Perhaps they should put up 'coffin' (or similar) signs up at the roadside on the approach to locations where there has been a fatal crash ? Multiple coffins would indicate multiple deaths and might be sobering for some drivers ?
They do something similar in some French departements: a black crucifix at the roadside where a death has occured.
 
if speed cameras are there as a deterant to stop speeding (as the police say), thats just what he was doing and so do i
 
Perhaps they should put up 'coffin' (or similar) signs up at the roadside on the approach to locations where there has been a fatal crash ? Multiple coffins would indicate multiple deaths and might be sobering for some drivers ?

ROADPEACE remember me plaques are more common at scenes now www.roadpeace.org
 
Interesting - I hadn't heard of them , nor have I seen any of the plaques hereabouts .

There is some useful info on the website .
 
if speed cameras are there as a deterant to stop speeding (as the police say), thats just what he was doing and so do i

Speed cameras are there to catch speeders so they can be punished with a fine and points on their licence. What makes them a deterant is knowing you can and will be punished if caught.
 
Interesting - I hadn't heard of them , nor have I seen any of the plaques hereabouts .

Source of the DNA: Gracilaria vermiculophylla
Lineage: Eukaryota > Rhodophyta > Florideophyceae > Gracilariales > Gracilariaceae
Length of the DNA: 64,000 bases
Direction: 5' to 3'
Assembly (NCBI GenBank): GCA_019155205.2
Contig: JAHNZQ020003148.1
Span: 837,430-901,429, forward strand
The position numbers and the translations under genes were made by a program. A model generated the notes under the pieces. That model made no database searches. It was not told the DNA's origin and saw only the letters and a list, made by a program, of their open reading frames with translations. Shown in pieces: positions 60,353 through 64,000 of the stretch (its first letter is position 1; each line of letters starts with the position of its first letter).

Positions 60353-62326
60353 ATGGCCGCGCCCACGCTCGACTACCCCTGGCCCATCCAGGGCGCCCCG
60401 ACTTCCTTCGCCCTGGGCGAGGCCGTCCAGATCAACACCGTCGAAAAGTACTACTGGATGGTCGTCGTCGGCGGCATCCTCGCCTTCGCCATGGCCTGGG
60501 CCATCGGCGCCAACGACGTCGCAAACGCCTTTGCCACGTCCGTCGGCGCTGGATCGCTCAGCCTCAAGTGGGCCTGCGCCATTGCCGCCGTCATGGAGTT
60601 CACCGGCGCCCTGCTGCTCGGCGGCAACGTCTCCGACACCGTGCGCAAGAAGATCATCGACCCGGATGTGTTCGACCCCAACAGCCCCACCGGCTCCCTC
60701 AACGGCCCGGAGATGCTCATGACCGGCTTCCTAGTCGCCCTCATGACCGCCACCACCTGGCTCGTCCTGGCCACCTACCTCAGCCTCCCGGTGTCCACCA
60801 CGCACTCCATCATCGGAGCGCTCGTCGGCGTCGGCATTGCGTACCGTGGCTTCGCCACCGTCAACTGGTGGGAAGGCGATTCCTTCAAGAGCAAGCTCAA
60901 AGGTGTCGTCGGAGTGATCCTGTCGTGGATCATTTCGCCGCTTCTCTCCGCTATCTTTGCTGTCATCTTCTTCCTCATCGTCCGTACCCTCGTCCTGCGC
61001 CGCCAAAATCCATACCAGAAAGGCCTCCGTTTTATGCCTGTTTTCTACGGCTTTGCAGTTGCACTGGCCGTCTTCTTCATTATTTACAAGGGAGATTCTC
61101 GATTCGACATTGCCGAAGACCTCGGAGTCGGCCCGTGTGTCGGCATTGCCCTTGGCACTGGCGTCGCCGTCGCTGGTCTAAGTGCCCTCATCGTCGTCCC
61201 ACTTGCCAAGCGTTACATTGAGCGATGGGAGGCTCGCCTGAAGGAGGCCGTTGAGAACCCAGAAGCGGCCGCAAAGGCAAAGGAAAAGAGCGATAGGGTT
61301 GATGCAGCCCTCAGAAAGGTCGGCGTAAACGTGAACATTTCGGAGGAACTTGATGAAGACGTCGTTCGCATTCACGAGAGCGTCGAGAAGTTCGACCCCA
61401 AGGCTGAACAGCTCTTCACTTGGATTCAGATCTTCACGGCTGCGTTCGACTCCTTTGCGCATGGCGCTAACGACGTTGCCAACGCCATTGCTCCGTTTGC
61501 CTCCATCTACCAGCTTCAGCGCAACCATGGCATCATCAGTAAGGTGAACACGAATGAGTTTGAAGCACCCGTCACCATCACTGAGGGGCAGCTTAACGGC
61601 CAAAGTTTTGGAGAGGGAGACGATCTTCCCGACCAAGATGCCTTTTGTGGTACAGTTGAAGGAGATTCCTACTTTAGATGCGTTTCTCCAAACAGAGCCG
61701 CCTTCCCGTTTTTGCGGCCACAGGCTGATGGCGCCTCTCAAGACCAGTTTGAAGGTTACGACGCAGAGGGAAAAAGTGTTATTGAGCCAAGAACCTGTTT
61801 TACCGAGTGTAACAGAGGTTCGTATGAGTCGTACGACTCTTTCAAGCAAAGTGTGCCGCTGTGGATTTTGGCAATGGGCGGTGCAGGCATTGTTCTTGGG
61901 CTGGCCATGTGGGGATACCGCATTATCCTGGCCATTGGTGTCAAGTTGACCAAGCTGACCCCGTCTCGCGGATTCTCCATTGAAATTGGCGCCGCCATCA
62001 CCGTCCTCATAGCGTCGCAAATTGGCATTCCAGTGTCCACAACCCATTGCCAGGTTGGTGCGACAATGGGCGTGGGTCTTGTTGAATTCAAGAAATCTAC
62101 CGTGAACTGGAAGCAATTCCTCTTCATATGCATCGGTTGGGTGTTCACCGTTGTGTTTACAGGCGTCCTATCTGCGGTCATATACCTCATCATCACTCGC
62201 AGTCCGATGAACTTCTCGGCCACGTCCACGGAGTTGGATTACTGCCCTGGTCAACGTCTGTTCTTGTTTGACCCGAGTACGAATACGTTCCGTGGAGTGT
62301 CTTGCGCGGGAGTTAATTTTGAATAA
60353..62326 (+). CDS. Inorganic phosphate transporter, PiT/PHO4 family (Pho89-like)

There is some useful info on the website .

Think thier more common down south 'same with the ghost bikes' left at scene of cyclist fatals.

These signs seem more appropriate to me than flowers as they will not fade away.

Still rare but getting better known, I've dealt with more than 60 fatals in last 3 years and only 11 I recall having the remember me sign now.
 
Sadly, no matter what we do to highlight or try to prevent death by dangerous driving, one thing is clear.

The vast majority of us on this forum are good people, good drivers and are highly unlikely to become on of the causes of sad statistics.

I'd be in favour of swapping speed detectors for sniper's rifles in built up areas if it meant motorway speed limits could be relaxed.
 
A tad extreme but I get the gist of the post.